Genetic variants of uncertain significance: How to match scientific rigour and standard of proof in sudden cardiac death?

Grassi S, Campuzano O, Coll M, Brión M, Arena V, Iglesias A, Carracedo Á, Brugada R, Oliva A.
Leg Med (Tokyo). 2020 Apr 23;45:101712. doi: 10.1016/j.legalmed.2020.101712. [Epub ahead of print] PMID: 32361481 Free Article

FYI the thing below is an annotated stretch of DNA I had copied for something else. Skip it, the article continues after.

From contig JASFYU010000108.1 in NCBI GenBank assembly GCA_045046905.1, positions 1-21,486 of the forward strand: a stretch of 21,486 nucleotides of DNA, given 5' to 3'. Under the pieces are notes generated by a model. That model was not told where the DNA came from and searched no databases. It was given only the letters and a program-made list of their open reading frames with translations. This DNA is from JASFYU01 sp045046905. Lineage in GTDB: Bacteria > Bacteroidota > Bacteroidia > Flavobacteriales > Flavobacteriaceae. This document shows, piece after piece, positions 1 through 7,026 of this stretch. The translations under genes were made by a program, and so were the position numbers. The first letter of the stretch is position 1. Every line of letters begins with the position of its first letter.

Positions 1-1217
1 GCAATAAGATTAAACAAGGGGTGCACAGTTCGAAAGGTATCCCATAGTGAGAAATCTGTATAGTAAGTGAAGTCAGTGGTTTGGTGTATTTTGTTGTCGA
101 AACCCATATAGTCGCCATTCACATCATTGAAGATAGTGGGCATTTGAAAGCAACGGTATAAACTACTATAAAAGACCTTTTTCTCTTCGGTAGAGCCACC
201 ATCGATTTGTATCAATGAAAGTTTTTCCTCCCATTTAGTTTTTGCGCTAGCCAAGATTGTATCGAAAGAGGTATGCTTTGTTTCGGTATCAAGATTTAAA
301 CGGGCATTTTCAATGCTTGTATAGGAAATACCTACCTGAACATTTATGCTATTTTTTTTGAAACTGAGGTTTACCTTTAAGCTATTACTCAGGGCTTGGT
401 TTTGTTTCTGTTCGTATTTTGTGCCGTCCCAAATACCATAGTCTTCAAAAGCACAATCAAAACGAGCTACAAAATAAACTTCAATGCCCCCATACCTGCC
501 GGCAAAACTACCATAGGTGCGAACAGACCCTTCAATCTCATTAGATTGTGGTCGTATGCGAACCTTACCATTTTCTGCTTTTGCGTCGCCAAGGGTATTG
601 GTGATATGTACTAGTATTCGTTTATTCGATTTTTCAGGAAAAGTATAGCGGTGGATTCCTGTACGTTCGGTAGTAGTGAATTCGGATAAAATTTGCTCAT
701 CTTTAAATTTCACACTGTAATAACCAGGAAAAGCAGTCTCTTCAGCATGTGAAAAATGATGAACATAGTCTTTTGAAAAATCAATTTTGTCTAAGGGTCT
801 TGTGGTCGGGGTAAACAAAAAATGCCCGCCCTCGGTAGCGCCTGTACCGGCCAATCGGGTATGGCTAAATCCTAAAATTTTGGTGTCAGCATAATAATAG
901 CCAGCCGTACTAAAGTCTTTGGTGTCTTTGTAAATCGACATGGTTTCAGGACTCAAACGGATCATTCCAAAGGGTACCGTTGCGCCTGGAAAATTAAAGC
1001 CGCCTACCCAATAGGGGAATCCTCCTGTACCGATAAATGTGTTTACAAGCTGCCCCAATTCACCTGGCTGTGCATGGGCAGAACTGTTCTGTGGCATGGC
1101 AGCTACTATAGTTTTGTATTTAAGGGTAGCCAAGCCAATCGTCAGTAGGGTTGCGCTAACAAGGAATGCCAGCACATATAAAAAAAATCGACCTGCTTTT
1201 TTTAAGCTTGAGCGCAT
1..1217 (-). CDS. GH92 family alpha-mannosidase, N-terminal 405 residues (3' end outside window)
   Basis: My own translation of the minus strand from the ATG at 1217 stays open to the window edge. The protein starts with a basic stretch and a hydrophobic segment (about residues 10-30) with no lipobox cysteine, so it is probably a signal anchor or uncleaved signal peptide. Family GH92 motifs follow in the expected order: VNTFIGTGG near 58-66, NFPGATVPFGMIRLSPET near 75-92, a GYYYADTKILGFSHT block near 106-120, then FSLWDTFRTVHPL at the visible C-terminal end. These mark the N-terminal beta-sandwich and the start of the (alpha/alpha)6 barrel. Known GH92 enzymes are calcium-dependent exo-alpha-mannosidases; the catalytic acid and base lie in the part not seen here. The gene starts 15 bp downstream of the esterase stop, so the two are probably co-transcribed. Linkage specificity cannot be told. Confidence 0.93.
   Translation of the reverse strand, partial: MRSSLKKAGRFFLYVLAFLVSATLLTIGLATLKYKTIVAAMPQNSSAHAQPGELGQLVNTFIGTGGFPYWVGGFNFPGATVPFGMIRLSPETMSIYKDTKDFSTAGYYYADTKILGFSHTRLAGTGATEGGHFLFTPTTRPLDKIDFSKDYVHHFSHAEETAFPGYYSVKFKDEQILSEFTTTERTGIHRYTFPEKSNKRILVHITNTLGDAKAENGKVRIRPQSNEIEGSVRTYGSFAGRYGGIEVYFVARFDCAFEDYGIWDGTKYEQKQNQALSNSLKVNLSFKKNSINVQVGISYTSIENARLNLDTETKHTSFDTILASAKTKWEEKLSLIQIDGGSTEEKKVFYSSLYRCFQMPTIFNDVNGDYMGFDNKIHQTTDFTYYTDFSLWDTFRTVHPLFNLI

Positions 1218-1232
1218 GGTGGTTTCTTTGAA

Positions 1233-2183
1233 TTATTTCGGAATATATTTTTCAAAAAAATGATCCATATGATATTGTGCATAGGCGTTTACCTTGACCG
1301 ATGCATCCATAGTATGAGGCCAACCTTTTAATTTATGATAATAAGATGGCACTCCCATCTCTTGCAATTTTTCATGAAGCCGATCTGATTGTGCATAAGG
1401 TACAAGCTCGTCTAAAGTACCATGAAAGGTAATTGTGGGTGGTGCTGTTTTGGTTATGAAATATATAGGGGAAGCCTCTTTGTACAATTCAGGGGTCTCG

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In many SCD cases, in particular in pediatric age, autopsy can be completely negative and then a post-mortem genetic testing (molecular autopsy) is indicated. In NGS era finding new/rare variants is extremely frequent and, when only variants of unknown significance are found, molecular autopsy fails to find a cause of death. We describe the emblematic case of the sudden death of a 7-year-old girl. We performed a full-body micro-CT analysis, an accurate autopsy, a serum tryptase test and toxicological tests. Since the only macroscopic abnormality we found was a myocardial bridging (length: 1,1 cm, thickness: 0,5 cm) of the left anterior descending coronary artery, a molecular autopsy has been performed. NGS analysis on victim DNA detected rare variants in DPP6, MYH7, SCN2B and NOTCH1 and segregation analysis was then achieved. On the basis of ACMG/AMP (clinical) guidelines, all the found variants were classified as of unknown significance. In other words, both the macroscopic and genetic anomalies we found were of uncertain significance and then the autopsy failed to find the cause of the death. Our case raises three main discussion points: (a) economical, ethical and legal limitations of genetic investigation; (b) risk that genetic testing does not succeed in finding a certain cause of the death; (c) absence of specific guidelines to face the problem of VUS in forensic cases.